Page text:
A number of religious and political leaders are hitting back at the New York Daily News after the magazine mocked those who reacted to the San Bernardino shooting with calls for prayer instead of tighter gun control laws.
The Thursday edition of the New York Daily News bore the headline, "God Isn't Fixing This."
"As latest batch of innocent Americans are left lying in pools of blood, cowards who could truly end gun scourge continue to hide behind meaningless platitudes," the cover screams.
The article goes on to claim that "prayers aren't working" and praises Democratic presidential hopefuls for calling for stricter gun laws in the wake of the shooting in San Bernardino that left at least 14 dead.
"But after yet another mass shooting in America, GOP presidential contenders were conspicuously silent on the issue of gun control. Instead, the Republicans were preaching about prayer," the article continues, mocking House Speaker Paul Ryan and GOP presidential hopefuls Rand Paul, Ted Cruz, Jeb Bush and Lindsey Graham in particular for responding with prayers for the victims.
The article hasn't sat well with many religious and political leaders, who have argued that calling for prayer should not be mocked -- especially during such a devastating time.
"I was so disturbed by that cover," said "Fox and Friends" co-host Elisabeth Hasselbeck on Thursday afternoon. "I say this - if you want to line up with terrorists and try to take God away, you're not on the right side. That's all I'd have to say to those politicians who want to tell you to stop praying."
Republican presidential hopeful Carly Fiorina also weighed in on the cover, charging that the whole thing is an example of how the "left wing is afraid of our values."
Former New York mayor Rudy Giuliani expressed incredulity over the response: "How you can possibly criticize people who are talking about praying to God for help in a situation like this?" he asked. "I found after September 11th...one of the few things people had to cling to was their religion."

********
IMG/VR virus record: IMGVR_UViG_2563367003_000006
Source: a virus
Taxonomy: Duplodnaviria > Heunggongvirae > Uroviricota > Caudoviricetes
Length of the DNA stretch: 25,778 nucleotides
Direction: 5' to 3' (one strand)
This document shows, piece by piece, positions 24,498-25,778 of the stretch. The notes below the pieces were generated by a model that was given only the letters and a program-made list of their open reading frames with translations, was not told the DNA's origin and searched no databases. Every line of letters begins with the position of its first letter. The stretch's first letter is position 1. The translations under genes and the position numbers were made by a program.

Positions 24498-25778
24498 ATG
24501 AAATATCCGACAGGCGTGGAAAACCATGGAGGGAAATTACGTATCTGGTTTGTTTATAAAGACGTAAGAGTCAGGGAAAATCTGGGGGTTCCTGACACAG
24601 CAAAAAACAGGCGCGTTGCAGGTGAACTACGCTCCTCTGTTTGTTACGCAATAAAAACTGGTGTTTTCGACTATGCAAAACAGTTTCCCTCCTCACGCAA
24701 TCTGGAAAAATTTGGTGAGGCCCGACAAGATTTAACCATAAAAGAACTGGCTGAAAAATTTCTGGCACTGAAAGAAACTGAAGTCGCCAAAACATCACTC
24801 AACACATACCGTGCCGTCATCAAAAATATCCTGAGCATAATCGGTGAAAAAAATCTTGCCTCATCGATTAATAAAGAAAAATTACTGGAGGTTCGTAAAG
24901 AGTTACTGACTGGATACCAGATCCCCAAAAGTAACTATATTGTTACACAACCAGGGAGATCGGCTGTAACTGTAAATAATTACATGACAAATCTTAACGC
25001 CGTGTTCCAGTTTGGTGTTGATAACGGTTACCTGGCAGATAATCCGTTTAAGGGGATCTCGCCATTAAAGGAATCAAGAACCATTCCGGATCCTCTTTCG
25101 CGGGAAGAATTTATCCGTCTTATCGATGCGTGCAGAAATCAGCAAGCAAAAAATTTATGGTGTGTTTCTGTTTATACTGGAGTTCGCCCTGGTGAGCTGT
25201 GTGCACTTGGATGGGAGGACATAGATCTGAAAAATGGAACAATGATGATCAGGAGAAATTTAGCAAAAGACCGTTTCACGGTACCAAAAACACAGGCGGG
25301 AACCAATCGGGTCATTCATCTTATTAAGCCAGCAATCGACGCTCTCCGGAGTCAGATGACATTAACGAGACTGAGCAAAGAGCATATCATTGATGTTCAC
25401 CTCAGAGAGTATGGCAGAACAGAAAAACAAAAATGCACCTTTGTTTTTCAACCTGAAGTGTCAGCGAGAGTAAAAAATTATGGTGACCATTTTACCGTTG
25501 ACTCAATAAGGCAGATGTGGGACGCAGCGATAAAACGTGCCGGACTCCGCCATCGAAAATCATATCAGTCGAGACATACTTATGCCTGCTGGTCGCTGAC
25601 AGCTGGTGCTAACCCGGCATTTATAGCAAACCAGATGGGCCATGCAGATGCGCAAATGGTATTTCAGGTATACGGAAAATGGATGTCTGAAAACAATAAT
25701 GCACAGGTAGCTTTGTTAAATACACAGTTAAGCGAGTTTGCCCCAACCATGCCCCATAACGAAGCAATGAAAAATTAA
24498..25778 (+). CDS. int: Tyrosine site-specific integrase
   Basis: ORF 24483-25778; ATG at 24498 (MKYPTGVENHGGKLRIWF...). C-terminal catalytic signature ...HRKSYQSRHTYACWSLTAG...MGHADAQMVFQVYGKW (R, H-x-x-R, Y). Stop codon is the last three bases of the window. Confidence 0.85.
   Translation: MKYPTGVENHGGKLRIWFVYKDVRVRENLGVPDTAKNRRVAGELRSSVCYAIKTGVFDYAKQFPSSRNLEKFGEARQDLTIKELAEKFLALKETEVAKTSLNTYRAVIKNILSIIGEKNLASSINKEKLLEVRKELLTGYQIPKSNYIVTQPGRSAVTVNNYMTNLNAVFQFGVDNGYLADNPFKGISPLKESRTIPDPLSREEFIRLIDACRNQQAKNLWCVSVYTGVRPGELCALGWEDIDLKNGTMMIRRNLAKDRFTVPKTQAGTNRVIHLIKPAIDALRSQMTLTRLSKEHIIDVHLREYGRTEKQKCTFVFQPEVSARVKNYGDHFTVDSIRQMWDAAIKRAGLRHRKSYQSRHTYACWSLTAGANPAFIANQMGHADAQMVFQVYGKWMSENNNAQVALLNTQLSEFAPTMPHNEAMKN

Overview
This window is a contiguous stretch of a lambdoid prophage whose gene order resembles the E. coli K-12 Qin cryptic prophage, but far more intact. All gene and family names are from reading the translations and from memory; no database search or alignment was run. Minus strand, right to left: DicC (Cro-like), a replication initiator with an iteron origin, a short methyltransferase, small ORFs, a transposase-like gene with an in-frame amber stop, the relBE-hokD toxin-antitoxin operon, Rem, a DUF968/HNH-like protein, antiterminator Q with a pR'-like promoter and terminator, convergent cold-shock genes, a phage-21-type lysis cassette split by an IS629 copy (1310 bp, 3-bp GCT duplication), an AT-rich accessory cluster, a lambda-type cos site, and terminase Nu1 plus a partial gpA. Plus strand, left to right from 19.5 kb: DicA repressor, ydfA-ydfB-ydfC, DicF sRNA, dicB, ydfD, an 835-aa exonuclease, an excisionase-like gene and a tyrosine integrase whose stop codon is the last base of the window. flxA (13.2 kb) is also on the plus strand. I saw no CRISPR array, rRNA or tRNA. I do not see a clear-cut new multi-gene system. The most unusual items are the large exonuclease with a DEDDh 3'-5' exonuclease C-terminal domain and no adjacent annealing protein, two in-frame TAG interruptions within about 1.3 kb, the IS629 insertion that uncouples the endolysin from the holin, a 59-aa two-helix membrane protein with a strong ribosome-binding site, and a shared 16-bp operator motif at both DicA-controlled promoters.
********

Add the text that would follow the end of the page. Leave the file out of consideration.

Robert Jeffress, host of Pathway to Victory, a national radio and television ministry, opined, "Look, prayer's not some meaningless activity we engage in to make ourselves feel better. When we pray, we're talking to somebody greater than ourselves and asking him to do some specific things - to heal those who are wounded, to give grace to those who've lost loved ones, to protect our law enforcement personnel. Prayer's always the right thing we should do, it's the first thing we should do, but it's not the only thing we should do."
Katrina Trinko, managing editor of The Daily Signal and a member of USA Today's Board of Contributors, also shared her thoughts on the issue: "Yes, there might be initiatives that could help curb, perhaps significantly, these mass shootings," she writes. "Gun control is obviously the idea bandied about the most, in no small part because of President Barack Obama's emphasis on it. But there's also room for discussion about mental health treatment, police and security, and even perhaps whether making gun access less restrictive could allow a faster response to such horrific attacks."
However, there is also room for prayer, she contends. "No, God isn't Santa Claus, delivering requests on demand. (Although that does happen sometimes.) And the New York Daily News' childish assumption that that is how religion works only proves the Daily News' total lack of knowledge and familiarity with religion, not that the religious response to San Bernardino is problematic."